OTREC-Crafted Testimony Goes to House of Representatives


The U.S. House of Representatives Subcommittee on Technology and Innovation heard testimony earlier this month crafted by OTREC regarding continued funding for transportation research and University Transportation Centers.

On June 14, Lynn Peterson, Sustainable Communities and Transportation Policy Advisor to Governor John Kitzhaber delivered testimony (Read The Full Statement Here) prepared by OTREC, the Oregon Department of Transportation and others on how transportation research can maximize the return on investment of taxpayer dollars when it comes to transportation projects. The testimony was given to ensure continued federal support and funding for transportation research in the state of Oregon. In particular, Peterson requested continued support of University Transportation Centers (UTCs), like OTREC.

“The next transportation authorization needs to continue to provide a means of addressing the needs of applied and advanced research which is regional and national in scope,” Peterson said in the testimony. “In Oregon, we have developed a very successful model of collaboration between our research universities and between (OTREC), (ODOT) and local governments. This collaboration allows us to stretch our resources further and leverage our expertise and funding across our institutions, and ensures that research is able to be put into practice more effectively.”

The testimony delivered to the House subcommittee requested the US Department of Transportation re-examine match requirements for UTC funding and allow other federal sources, like the National Institute of Health and US Environmental Protection Agency, as match to broaden funding sources. In addition, the testimony requested matches from Metropolitan Planning Organizations be eligible to match.

While Oregon has had adequate funding for transportation research and UTCs in the past, according to Jerri Bohard, ODOT Deputy Director, continued funding is necessary to ensure a strong future workforce for ODOT and continued developments in applied and advanced research.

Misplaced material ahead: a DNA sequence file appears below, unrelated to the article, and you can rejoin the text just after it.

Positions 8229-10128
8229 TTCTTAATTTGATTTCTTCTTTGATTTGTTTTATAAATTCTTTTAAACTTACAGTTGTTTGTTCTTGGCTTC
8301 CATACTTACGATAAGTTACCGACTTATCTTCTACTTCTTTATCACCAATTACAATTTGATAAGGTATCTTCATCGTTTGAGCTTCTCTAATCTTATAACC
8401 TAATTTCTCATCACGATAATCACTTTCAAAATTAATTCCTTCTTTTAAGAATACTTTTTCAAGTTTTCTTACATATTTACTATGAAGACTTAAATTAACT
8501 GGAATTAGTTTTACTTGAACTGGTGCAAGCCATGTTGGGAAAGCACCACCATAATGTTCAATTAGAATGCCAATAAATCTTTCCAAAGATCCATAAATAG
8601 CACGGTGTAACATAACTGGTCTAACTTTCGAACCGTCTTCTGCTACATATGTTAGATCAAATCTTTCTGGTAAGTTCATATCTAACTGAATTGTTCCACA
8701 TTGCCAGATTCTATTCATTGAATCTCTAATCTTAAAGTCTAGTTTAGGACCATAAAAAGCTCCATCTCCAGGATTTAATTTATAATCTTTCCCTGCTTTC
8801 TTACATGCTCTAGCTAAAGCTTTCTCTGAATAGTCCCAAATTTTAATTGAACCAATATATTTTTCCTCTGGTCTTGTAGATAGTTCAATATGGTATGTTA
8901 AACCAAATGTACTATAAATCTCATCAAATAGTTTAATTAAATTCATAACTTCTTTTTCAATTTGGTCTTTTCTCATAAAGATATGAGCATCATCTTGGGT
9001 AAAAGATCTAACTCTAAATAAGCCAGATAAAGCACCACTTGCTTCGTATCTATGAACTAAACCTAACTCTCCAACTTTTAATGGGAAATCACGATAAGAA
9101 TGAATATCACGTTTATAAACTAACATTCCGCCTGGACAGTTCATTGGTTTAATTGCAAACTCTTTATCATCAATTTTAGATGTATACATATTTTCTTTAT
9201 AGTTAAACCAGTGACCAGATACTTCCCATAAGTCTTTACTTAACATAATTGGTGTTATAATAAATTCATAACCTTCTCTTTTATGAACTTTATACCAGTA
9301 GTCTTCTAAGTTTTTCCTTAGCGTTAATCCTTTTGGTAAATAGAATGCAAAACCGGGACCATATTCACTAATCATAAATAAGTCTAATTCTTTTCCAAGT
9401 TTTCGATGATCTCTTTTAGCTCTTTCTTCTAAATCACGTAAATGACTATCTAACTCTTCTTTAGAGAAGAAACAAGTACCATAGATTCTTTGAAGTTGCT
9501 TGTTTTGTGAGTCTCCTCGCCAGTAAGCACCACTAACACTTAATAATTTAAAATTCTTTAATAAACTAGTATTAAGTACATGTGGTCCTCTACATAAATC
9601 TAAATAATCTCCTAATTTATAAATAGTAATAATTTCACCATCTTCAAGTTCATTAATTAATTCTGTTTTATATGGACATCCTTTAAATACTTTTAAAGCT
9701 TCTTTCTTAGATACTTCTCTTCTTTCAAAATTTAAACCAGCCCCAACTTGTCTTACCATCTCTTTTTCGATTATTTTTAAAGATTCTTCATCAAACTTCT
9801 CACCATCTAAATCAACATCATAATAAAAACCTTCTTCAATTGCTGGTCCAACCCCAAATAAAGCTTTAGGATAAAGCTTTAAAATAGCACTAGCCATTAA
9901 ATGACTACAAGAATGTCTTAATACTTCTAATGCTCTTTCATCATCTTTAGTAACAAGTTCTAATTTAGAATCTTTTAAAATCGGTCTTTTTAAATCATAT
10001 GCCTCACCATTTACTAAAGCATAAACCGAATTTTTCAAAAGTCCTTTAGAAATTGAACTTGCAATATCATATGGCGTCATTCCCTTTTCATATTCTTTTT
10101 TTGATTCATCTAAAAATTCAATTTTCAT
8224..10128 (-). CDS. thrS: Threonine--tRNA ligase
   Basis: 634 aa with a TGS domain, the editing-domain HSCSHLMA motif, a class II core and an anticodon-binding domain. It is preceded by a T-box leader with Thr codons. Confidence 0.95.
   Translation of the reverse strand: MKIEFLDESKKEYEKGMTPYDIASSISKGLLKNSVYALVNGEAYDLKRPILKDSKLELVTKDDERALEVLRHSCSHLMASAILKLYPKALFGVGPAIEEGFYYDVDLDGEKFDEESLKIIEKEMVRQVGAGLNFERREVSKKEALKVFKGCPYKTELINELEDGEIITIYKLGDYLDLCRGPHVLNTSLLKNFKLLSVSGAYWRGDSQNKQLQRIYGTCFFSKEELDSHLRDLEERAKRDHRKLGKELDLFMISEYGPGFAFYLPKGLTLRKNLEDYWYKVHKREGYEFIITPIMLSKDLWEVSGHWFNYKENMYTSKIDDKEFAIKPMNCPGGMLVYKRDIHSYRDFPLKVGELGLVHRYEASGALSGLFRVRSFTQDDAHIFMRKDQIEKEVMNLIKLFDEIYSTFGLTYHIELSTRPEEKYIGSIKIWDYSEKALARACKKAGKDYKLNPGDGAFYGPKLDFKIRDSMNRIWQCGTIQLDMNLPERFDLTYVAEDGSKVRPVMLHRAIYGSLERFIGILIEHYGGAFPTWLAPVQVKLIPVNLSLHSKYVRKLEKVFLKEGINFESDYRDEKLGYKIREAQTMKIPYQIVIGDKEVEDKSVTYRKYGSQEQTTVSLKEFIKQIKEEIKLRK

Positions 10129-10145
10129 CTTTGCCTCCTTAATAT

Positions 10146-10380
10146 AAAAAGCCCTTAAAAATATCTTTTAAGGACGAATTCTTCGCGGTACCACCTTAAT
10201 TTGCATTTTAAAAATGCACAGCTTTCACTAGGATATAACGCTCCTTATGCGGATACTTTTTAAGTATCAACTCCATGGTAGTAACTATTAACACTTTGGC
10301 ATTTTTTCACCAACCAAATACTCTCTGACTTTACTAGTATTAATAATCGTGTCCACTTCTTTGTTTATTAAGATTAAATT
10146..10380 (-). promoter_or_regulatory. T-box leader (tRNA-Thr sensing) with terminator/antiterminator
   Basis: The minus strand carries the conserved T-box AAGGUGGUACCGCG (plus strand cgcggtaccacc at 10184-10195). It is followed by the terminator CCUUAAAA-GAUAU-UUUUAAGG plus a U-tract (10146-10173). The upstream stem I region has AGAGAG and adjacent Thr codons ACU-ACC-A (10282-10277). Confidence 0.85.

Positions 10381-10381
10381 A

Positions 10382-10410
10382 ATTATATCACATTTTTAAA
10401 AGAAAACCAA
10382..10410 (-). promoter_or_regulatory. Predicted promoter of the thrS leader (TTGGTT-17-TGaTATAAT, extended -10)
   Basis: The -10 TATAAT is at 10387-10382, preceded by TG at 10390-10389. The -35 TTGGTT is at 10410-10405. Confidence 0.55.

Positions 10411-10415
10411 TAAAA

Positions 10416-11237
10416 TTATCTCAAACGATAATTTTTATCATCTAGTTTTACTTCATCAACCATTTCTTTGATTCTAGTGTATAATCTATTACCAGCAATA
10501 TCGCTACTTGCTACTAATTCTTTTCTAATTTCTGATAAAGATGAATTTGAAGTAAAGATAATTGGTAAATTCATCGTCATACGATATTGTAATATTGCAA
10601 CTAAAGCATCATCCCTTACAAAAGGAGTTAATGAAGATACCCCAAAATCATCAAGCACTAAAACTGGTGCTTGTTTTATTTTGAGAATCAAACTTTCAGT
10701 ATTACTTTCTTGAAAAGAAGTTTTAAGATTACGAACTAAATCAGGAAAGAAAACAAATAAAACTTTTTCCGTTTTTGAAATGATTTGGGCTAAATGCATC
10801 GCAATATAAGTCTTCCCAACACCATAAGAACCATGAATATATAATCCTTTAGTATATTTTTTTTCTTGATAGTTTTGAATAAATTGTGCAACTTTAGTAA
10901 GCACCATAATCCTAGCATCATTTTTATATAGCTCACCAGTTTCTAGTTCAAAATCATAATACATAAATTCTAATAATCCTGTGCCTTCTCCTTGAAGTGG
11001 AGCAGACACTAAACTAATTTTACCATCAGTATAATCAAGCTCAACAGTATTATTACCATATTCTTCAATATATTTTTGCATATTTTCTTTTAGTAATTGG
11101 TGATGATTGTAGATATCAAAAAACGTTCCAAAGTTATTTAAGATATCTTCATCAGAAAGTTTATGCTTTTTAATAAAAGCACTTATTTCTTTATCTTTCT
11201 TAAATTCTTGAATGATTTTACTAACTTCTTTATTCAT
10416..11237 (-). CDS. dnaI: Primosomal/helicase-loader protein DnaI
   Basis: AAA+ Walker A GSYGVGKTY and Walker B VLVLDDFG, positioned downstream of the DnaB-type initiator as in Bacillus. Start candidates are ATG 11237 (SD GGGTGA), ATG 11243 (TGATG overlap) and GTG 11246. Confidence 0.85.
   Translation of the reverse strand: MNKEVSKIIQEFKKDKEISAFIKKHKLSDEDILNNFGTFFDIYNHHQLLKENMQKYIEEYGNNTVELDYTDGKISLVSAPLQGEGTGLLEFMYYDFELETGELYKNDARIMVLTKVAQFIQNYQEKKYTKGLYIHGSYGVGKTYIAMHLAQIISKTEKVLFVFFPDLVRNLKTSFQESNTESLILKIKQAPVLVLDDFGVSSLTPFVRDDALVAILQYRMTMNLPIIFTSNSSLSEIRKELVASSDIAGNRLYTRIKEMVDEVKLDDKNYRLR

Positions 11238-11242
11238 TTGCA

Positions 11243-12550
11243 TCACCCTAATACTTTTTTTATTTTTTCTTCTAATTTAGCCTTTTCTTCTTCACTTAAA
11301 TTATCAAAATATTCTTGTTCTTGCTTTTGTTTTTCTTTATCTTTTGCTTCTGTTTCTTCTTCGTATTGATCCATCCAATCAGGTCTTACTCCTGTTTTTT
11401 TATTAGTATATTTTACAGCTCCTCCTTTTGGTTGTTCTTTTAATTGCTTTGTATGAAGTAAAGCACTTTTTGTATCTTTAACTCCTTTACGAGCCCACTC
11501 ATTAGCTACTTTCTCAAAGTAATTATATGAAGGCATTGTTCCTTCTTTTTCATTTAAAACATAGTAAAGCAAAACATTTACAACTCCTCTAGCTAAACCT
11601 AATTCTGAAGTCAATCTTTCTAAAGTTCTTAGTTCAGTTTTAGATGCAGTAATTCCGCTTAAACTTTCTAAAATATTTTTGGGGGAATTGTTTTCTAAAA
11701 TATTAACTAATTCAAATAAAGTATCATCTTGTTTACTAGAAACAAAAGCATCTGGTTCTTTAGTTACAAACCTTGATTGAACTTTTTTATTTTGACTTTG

“Whether it’s studying the materials we use to build our infrastructure or understanding transportation’s impact on climate change, applied and advanced research are two areas we always need to be working on,” Bohard said. “The partnership ODOT and OTREC have is invaluable not just because of research, but the opportunities that arise from students graduating and entering the workforce.”

Out of 80 to 100 submitted research problem statements, ODOT can only address 8 to 20 per year, Bohard said, indicating pent up need for continued funding. Funds received by ODOT for transportation research are also better leveraged through continued funding of UTCs like OTREC, Bohard said. Whereas ODOT often focuses on applied research to address immediate concerns like bridge deficiencies, OTREC has the manpower through student researchers to perform advanced research on up and coming issues, like climate change.

“We can take the federal funds we receive and leverage those through University Transportation Centers,” Bohard said, “The graduate students doing this research are people DOTs and other agencies hope to hire. We all win when they are educated. Without funding for UTCs, we lose the opportunity for a more educated workforce and there is pent up need that continues to not be met.”

On July 20, OTREC director Jennifer Dill will attend an ODOT commission meeting in Corvallis to discuss the issues raised during the House subcommittee meeting.

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